When it comes to hygiene, there is a big debate over what is better: bar soap vs body wash. Some people believe that bar soap is the best way to cleanse your skin, while others think that body wash is a better option. Let’s take a closer look at the differences between each option.
What Is The Difference Between Bar Soap, Body Wash, And Shower Gel?
All mild soaps do the same thing: remove dirt from your skin’s surface. There are differences in the dirt-removal ingredients and mechanisms.
Bar soap dissolves dirt from the skin’s surface.
Your skin can become contaminated with sweat and dirt when it mixes with your body’s natural oils. Bar soaps can break down this oily layer and remove pathogens from your skin.
While body wash works the same way to clean your skin of dirt and oil, it often contains ingredients that can be used to treat common skin conditions.
A body wash can address dryness, blocked pores, and skin flaking. It typically contains ingredients that restore skin moisture, which can be lost during the cleansing process.
The shower gel is essentially a thinner and less hydrating body wash form. The shower gel doesn’t adhere to the skin in the same way and is designed to cleanse the skin but not moisturize it.
Bar Soap Vs Body Wash: Pros And Cons
Bar Soap Pros
A simple method of application
Apply a lather to damp skin and rinse. It’s that simple. There is no need to use loofahs or washcloths, sponges, or body brushes, nor do you need any. The bar soap can be used until it runs out, so you don’t have to stop using it.
Perfect size for small spaces
Are you short on space in your studio walkup on the fifth floor? Square footage shouldn’t stop you from getting clean skin. A whole bottle of body wash could take up too much space in your small corner shower. A soap bar can fit easily in that small space in the wall. When deciding what you should keep on your shelf, you don’t have to weigh the pros and cons of using bar soap against other skin and hair care products.
Bar soap for sensitive skin
Many people with skin conditions such as eczema and psoriasis avoid using bar soap that contains skin-drying ingredients. We think the story of soap for sensitive skin is not over. Bar soaps that are plant-based and have a balanced pH level will work for anyone with dry skin. Be sure to choose transparent brands and products.
Bar soap for oily skin
Creamy body washes can be super hydrating. If oily skin is the issue, bar soap with no oil-based ingredients would be best. Bar soap’s oil-free, the squeaky-clean effect can be a little too costly for your skin’s natural oils. We recommend using a moisturizing lotion to help replenish the lost nutrients.
Exfoliation without the use of equipment
We see body washes with exfoliating ingredients and properties. Bar soaps offer your skin much-needed exfoliation without all the work of cleaning! Tools like loofahs or washcloths. For even greater skin stimulation, bar soaps may also have built-in nubs.
Bar Soap Cons
Bacteria breeds unless it is properly stored
The truth is that bar soap isn’t necessarily unhygienic. It’s how you store it that matters. This is what gives bar soap its bad reputation. They can become a breeding ground for bacteria if they are left moist, such as in a soap dish. Bar soap should be stored in a dry place and washed before use.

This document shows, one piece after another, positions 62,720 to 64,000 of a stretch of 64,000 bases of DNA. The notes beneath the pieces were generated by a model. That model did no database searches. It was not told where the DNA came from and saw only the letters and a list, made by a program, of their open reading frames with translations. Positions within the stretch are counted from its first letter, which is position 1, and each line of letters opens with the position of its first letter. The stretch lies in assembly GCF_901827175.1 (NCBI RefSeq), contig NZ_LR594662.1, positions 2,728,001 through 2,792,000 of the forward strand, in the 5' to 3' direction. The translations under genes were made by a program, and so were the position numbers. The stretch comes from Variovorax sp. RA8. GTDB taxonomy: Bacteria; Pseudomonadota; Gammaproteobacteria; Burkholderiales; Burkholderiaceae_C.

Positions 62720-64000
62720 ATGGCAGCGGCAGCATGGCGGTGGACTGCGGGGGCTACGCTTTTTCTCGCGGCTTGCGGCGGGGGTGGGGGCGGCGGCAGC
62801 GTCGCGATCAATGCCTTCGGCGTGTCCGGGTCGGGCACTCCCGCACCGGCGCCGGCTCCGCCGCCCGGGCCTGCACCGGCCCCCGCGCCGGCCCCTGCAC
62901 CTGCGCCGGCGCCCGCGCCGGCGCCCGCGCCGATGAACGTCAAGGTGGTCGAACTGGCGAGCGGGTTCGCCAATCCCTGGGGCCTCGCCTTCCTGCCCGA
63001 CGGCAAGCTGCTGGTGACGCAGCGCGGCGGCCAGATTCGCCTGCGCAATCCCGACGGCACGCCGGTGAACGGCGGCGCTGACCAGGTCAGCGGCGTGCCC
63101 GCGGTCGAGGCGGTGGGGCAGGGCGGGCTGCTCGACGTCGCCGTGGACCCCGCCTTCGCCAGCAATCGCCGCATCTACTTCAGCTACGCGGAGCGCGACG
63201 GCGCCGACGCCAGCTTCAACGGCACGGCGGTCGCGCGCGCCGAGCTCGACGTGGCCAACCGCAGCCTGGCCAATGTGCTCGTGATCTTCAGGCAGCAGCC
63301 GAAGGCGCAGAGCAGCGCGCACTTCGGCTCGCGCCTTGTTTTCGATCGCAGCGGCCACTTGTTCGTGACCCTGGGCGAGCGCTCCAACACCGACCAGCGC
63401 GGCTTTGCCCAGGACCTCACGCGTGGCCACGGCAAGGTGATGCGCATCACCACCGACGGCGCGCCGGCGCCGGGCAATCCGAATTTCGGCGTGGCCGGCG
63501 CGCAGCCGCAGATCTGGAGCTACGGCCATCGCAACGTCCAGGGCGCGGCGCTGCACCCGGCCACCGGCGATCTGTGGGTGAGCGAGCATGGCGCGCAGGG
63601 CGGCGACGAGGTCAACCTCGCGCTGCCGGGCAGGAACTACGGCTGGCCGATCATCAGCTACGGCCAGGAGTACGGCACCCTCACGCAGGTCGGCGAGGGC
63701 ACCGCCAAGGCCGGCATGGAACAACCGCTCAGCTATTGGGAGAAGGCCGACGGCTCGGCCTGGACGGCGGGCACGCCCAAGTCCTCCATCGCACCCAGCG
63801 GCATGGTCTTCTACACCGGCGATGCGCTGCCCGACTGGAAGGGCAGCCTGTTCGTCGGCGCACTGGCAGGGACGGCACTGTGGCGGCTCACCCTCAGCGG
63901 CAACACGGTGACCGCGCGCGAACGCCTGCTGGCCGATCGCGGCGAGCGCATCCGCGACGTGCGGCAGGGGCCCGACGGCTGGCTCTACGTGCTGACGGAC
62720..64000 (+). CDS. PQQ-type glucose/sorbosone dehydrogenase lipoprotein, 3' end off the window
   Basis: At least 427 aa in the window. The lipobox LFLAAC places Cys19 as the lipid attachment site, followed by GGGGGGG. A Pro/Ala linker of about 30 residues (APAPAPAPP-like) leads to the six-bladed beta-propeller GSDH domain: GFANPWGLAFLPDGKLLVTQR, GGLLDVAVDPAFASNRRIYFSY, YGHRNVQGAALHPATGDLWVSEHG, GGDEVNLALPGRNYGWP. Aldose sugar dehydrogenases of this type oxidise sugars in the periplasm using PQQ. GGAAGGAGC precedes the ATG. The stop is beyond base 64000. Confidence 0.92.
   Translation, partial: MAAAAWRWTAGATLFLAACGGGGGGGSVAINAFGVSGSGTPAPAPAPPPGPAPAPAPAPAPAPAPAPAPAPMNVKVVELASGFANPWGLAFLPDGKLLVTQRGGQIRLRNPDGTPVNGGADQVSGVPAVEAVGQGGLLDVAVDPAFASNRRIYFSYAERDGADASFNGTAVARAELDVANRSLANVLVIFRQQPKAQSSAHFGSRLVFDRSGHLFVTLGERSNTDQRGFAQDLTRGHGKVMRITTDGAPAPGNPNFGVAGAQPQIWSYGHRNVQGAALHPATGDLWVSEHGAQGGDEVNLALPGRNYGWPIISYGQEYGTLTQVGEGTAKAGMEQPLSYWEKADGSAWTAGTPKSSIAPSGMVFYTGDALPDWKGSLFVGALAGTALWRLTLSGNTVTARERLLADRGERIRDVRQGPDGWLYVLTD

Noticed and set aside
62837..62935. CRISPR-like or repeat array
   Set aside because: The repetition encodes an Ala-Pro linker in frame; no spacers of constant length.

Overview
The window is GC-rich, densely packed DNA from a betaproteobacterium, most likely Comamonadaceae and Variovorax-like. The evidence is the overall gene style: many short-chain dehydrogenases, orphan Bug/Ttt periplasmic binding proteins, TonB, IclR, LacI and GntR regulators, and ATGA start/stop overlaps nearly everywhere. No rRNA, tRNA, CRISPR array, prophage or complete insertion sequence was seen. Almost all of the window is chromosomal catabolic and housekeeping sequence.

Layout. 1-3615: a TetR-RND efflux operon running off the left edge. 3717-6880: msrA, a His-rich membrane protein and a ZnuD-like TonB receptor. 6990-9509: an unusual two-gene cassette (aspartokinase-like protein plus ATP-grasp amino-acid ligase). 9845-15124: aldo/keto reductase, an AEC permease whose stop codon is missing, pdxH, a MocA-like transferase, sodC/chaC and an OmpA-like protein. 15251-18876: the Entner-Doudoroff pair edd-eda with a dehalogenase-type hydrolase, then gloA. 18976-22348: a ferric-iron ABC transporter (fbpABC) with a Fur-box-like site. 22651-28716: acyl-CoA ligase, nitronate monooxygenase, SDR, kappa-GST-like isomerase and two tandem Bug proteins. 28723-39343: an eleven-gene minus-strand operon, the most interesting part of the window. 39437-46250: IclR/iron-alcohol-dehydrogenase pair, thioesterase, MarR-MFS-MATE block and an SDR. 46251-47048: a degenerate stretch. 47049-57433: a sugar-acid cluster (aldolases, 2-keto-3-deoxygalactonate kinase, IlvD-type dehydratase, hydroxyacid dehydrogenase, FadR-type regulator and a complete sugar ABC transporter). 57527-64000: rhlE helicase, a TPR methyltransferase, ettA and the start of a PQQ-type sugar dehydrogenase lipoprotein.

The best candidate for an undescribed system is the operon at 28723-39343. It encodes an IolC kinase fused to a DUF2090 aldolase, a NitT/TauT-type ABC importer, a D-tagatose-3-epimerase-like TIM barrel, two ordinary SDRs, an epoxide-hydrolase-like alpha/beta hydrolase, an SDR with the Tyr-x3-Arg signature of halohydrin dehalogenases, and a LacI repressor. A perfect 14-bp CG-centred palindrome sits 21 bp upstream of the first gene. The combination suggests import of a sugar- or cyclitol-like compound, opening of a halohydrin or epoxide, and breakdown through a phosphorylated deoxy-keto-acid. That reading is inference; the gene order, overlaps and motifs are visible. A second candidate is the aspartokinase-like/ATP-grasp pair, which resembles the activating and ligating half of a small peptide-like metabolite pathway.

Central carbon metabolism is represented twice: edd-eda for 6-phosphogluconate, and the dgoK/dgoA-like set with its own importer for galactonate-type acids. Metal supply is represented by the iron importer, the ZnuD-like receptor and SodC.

Can dehydrate the skin
Have you ever used traditional soap bars and felt clean when you got out of the shower? Your soap may contain sodium lauryl, which is a harsh surfactant that can strip the skin’s natural oils. Bar soaps can dry out the skin, causing it to feel tight after a shower.
Body Wash Pros
A rich lather
The best thing about body wash is the indulgent, lotion-lather shower experience. You can feel pampered and renewed as long as your shower tools are clean.
While soap bars can fit in most crevices, they aren’t the most portable. The body wash has the advantage of not having to wrap a slippery soap bar in paper and then transporting it in a bag. Close the lid of your wash bottle and then pack it away.
Use for dry skin
Many body washes have skin-softening oils that moisturize and keep the skin hydrated. Creamy body washes are great for dry skin. They will not irritate your skin while lathering and will leave it feeling smooth. Our new Rosehip and Patchouli is the best remedy for dry skin.
Use for sensitive skin
The body wash is usually liquid inconsistency. It may also contain foaming agents, which can create a lather when it comes into contact with water. Some foaming ingredients, such as those with sulfate cleansers, can irritate sensitive skin.
The body wash is a good option for sensitive skin, provided it contains plant-based ingredients and does not contain solid foaming agents. You can trust that all Love Beauty and Planet sulfate-free body washes have plant-based cleansers. Our bar soaps are also sulfate-free!
Bar soaps can dry out and be too harsh on the skin. The body wash has hydrating, moisturizing, and antibacterial benefits that you can use anywhere.
When you use those bar soaps, you can cause an increase in your skin’s pH levels, Which can change the skin’s texture (and if you already have dry or sensitive skin, those bar soaps can be extra dehydrating).
Body Wash Cons
Can include iffy ingredients